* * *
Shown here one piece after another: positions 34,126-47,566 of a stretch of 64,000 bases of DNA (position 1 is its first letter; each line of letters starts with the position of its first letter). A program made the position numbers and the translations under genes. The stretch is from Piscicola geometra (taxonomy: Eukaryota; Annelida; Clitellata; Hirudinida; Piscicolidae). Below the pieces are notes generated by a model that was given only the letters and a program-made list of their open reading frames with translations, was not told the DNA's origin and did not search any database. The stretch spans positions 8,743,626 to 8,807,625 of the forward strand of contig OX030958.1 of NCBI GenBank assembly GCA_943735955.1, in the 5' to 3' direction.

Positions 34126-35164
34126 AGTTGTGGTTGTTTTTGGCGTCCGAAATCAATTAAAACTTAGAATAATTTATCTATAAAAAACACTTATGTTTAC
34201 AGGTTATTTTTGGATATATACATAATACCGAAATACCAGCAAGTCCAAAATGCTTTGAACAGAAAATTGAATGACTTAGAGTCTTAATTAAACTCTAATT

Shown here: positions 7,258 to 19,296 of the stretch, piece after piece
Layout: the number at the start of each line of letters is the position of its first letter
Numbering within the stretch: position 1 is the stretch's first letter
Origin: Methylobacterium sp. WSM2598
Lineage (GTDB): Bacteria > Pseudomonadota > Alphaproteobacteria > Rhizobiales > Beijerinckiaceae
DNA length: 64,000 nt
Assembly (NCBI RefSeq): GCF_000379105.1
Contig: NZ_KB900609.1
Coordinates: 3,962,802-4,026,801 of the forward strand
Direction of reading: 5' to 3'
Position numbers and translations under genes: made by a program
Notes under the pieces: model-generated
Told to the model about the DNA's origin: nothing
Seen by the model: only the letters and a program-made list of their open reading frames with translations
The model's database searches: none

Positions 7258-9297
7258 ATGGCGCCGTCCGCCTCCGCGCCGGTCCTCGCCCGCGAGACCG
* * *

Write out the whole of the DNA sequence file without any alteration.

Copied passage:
Shown here one piece after another: positions 34,126-47,566 of a stretch of 64,000 bases of DNA (position 1 is its first letter; each line of letters starts with the position of its first letter). A program made the position numbers and the translations under genes. The stretch is from Piscicola geometra (taxonomy: Eukaryota; Annelida; Clitellata; Hirudinida; Piscicolidae). Below the pieces are notes generated by a model that was given only the letters and a program-made list of their open reading frames with translations, was not told the DNA's origin and did not search any database. The stretch spans positions 8,743,626 to 8,807,625 of the forward strand of contig OX030958.1 of NCBI GenBank assembly GCA_943735955.1, in the 5' to 3' direction.

Positions 34126-35164
34126 AGTTGTGGTTGTTTTTGGCGTCCGAAATCAATTAAAACTTAGAATAATTTATCTATAAAAAACACTTATGTTTAC
34201 AGGTTATTTTTGGATATATACATAATACCGAAATACCAGCAAGTCCAAAATGCTTTGAACAGAAAATTGAATGACTTAGAGTCTTAATTAAACTCTAATT

Shown here: positions 7,258 to 19,296 of the stretch, piece after piece
Layout: the number at the start of each line of letters is the position of its first letter
Numbering within the stretch: position 1 is the stretch's first letter
Origin: Methylobacterium sp. WSM2598
Lineage (GTDB): Bacteria > Pseudomonadota > Alphaproteobacteria > Rhizobiales > Beijerinckiaceae
DNA length: 64,000 nt
Assembly (NCBI RefSeq): GCF_000379105.1
Contig: NZ_KB900609.1
Coordinates: 3,962,802-4,026,801 of the forward strand
Direction of reading: 5' to 3'
Position numbers and translations under genes: made by a program
Notes under the pieces: model-generated
Told to the model about the DNA's origin: nothing
Seen by the model: only the letters and a program-made list of their open reading frames with translations
The model's database searches: none

Positions 7258-9297
7258 ATGGCGCCGTCCGCCTCCGCGCCGGTCCTCGCCCGCGAGACCG